Night construction of bunkers - 5 Platoon B Company 5RAR - Nui Dat, August 1966. (photo courtesy of Colin Cogswell)

'Big  Jack'

     ​Most military units (I'm sure) have a ‘Big Jack’ within their ranks! In order to protect the ‘innocent’ (or ‘guilty’ ... depending on your point of view), the central character in this poem may or may not be fictional. The attitude of: ‘I’m alright Jack!’  had no place in the Australian Army. Anyone guilty of such selfishness was quickly ‘sorted out’.    

                                                               ♪♪ "Well, I guess if you say so,
                                                                    I’ll have to pack my things and go!”
                                                                 “That’s right! Hit the road, Jack!
                                    And don’t ya come back no more, no more, no more, no more!
                                                                            Hit the road, Jack!
                                                                  And don’t ya come back no more! " ♪♪

                                                                                            - from the song Hit the Road Jack by Ray Charles, 1964.

                                          ♪♪ All you of lower ranks, boys ... all you of lower ranks!
                                   Keep your ‘mags’ full, boys  … don’t need those ‘tracks’ or tanks!
                             We’ll get a respectable tally today and impress those ‘brass’ up high!
                           They know me ‘round this base camp as ... ‘Big Jack’ from Gundagai! ♪♪

                 -  modified chorus from the traditional Australian bush ballad Flash Jack From Gundagai. (Anon.)

'Big  Jack'

​Of Germanic extraction,
Giant jaw set nearly square,
Standing in excess of 6 feet,
Confident, arrogant air. 

As a late unit arrival,
‘Big Jack’ laid down the law,
Taking over his section;
Preparing for that Asian war. 

With bayonets we practiced,
Learned from him, how it was done;
Chilling scream: “In! ... Out! ... On Guard!”
As his fixed blade, flashed in the sun. 

On each rifle range, ’twas the same,
Letting the M.60 rip,
All lying prone, except Jack,
Firing upright from his hip. 

‘Big Jack’ had been to Malaya,
Ribbon bar of purple and green,
Impressing all of us young blokes,
Eager to be on his team. 

In our training, he excelled,
Bushcraft, ’twas his expertise;
One day on patrol, medevac’d,
Stung by a swarm of bush bees. 

First time on ‘ops’, in Phuoc Tuy,
Over vast swamps we had crossed,
‘Big Jack’ had mis-read his map,
So got his whole section lost. 

And when it came to the crunch,
Things to share with each ‘grunt’,
Like chores, gear and C-rations,
‘Big Jack’ emerged out in front. 

Ever aware of promotion,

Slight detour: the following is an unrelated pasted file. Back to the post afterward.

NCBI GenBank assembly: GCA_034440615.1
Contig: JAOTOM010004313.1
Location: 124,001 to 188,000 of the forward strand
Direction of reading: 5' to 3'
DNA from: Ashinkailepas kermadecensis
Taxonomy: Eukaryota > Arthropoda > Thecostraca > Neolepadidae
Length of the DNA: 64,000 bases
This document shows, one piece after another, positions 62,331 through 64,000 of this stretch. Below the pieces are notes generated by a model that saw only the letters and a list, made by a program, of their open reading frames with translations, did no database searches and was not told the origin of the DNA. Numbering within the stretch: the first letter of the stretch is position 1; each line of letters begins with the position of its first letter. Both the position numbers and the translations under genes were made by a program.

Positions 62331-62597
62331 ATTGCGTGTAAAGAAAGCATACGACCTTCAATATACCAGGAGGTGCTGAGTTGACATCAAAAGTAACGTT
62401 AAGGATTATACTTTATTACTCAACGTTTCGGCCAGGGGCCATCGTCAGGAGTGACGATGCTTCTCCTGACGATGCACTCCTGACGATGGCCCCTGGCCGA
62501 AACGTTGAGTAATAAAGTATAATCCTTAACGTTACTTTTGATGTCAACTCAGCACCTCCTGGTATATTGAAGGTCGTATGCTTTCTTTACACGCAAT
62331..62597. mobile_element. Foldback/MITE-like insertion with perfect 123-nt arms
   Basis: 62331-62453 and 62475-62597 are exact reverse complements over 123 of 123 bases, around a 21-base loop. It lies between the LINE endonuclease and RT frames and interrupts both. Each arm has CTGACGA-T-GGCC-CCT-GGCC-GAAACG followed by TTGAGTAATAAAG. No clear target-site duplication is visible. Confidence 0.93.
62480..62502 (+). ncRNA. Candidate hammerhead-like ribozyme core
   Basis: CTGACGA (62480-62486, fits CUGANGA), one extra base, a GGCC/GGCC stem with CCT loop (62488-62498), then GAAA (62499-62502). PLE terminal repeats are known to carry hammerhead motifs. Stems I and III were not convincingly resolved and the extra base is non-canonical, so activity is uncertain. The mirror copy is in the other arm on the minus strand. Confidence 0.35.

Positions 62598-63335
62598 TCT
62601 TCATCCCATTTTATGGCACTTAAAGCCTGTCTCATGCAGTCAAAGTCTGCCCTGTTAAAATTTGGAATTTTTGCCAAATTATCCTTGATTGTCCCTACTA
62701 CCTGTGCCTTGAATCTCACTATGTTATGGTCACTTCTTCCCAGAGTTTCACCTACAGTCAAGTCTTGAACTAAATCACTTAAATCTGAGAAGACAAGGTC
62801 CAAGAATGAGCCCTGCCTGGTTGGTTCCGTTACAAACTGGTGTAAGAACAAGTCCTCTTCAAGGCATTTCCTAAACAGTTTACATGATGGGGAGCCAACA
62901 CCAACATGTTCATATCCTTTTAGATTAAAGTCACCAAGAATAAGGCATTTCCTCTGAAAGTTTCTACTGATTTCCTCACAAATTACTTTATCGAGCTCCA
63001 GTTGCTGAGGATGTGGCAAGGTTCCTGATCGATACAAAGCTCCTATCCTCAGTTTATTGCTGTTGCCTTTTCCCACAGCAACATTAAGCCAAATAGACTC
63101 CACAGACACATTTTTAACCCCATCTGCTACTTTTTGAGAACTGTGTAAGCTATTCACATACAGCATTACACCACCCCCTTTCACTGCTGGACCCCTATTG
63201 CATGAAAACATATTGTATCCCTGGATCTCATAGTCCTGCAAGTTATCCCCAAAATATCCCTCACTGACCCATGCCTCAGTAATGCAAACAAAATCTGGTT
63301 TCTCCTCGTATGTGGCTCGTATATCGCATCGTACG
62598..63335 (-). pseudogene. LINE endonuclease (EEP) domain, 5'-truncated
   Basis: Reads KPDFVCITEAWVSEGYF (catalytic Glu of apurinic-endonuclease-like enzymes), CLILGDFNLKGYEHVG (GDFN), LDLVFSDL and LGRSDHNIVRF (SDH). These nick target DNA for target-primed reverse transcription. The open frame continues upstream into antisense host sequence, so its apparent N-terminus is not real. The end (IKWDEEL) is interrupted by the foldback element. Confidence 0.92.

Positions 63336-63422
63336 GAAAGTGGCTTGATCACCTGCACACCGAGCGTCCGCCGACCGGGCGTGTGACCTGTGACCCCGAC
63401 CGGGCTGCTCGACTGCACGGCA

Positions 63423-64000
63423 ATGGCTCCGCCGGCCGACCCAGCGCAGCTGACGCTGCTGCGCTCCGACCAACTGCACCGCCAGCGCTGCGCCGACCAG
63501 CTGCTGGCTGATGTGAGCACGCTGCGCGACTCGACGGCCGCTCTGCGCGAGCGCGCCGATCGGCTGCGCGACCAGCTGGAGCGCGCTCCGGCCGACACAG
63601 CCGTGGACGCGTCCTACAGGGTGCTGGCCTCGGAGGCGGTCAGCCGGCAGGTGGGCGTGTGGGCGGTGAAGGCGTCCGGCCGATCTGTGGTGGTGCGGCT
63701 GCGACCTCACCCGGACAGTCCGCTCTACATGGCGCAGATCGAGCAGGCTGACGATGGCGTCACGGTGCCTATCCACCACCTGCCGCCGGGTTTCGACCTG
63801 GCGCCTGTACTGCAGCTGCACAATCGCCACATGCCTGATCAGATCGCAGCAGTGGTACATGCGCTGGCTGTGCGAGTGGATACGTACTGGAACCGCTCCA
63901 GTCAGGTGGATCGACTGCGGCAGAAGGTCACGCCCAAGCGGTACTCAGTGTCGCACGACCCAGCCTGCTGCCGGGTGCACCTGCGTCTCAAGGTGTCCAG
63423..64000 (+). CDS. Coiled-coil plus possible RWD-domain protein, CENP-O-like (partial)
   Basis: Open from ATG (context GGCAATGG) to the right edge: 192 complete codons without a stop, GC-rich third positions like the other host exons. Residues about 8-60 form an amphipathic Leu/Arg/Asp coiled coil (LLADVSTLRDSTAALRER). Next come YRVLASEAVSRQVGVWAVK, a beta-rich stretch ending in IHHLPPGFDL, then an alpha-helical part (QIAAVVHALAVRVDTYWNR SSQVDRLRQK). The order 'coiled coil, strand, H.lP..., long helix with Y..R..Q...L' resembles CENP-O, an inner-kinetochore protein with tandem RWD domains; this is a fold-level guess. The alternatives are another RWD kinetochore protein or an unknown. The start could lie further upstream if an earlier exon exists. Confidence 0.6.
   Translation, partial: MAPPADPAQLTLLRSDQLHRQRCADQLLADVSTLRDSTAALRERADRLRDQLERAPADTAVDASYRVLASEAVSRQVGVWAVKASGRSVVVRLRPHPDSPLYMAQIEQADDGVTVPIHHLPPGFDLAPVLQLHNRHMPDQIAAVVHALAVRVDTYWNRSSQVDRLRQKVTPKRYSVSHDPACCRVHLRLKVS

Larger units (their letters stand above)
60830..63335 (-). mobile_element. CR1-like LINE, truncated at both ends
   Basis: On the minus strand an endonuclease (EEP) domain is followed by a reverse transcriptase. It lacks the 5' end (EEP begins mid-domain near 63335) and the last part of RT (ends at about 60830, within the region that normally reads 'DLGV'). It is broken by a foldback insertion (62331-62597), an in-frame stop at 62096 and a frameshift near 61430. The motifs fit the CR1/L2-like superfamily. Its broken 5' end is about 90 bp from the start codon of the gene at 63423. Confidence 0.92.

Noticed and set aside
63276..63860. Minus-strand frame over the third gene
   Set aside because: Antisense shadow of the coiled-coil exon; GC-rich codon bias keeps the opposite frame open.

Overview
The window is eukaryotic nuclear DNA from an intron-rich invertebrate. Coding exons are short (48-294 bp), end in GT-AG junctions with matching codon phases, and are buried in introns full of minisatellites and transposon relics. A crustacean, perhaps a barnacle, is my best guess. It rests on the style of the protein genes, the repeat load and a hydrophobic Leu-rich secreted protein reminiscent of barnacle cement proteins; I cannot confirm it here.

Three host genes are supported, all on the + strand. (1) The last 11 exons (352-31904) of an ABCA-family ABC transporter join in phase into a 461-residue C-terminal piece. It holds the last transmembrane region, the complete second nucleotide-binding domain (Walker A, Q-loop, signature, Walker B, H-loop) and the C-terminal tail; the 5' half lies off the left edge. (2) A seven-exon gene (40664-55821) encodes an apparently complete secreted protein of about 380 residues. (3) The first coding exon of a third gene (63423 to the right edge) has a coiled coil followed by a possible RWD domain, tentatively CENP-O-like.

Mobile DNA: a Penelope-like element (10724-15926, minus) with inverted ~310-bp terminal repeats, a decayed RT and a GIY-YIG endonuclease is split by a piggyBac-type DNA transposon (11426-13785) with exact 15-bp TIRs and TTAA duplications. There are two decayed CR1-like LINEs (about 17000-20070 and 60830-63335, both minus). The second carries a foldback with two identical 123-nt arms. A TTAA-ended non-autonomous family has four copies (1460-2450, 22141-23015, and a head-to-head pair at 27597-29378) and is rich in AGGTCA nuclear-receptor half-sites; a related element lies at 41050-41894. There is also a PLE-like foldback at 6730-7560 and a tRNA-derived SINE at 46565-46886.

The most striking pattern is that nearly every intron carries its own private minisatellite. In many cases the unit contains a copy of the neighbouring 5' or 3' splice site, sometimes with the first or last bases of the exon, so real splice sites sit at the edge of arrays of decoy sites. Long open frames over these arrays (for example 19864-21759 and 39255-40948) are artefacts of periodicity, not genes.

‘Sucking up’ to our ‘Sarge’,
All members of Jack’s section,
At some stage placed on a ‘charge’. 

On leave one day, in Vung Tau,
Having warned us not to be lax,
He himself got ‘sloshed’ and forgot,
V.D. reward was ‘Big Jack’s’.

With two stripes, as a corporal,
He proved a strange sort of man;
Of John Wayne’s movie exploits,
‘Big Jack’ was an obvious fan. 

Yet, theory versus practice,
These two just aren’t quite the same;
When it came to the real thing,
Jack was ‘big’ mainly in name. 

I recall him on an island,
On top of Long Son hill,
Directing M.60s and ‘arty’,
On 10 ‘Nogs’ for a kill. 

Through binoculars, pin-pointing,
Where red tracers were falling,
Three deadly machine guns,
Obeyed Jack’s ‘warrie’ calling. 

Radioing back to our base,
Standing proud and erect:
“We’re kickin’ serious arse here!
Give me three rounds for effect!” 

Like a pilot, far from his slaughter,
He heard not a scream;
Grinning as our artillery,
Engulfed that squad in midstream. 

Back at camp, Jack got busy,
Raiding the company’s compound;
Stores for a bunker construction,
His own ‘fortress’, deep underground. 

The day prior, one hundred,
In-coming mortars had thundered;
Treasured logs from our stockpile,
Like a pirate Jack plundered. 

Viet Cong about to attack,
To take Nui Dat on that night;
We had only one hour until dark,
Yet, ‘Big Jack’ was alright. 

A taunting smirk, as he ordered,
“Better move it!, Bend ya backs!”
As we hurried in vain to construct,
Bunkers as big as ‘Big Jack’s’.

Cordon search of Binh Ba,
For the famed ‘Ten Thousand’ VC;
Barely that many people,
Across the whole of Phuoc Tuy. 

Troops guarding that village,
In the plantation, became bored;
“Contact Practice!” on the airstrip,
Our ambitious O.C. then roared. 

Extended line of eight ‘actors’,
One section ‘performed’, as a play;
Empty fuel drums, served as props,
Faces painted on them with clay. 

Bayonet fixed, his ‘mag’ clipped,
Biceps bulging and flexed;
A hush in the audience,
Word quickly spread who was next. 

Now ‘Big Jack’ and the O.C. ,
Shared ilk of similar type;
If his boys put on a good show,
He’d then gain his third stripe. 

Having marshalled his section,
Leading out front of his team:
“C-H-A-R-G-E !”, firing, attacking,
Bellowing that classic scream. 

Half way there, gun jamming,
Chucking it away to his left,
Shovel drawn, yet undaunted,
He bashed those ‘dummies’ to death. 

All mouths dropped, in amazement,
Stunned looks on most in the crowd;
Yet, locals laughed and applauded,
As ‘Big Jack’ stood tall and quite proud. 

Reward issued by our O.C.,
Whom Jack seemed to impress;
Up one rung in rank as new member,
Of B.H.Q.’s ‘jack’ Sergeants’ Mess. 

Perhaps an agenda lay hidden,
Our ‘Louie’ told him to pack;
As all new ‘snakes’ are transferred,
We finally got rid of ‘Big Jack’.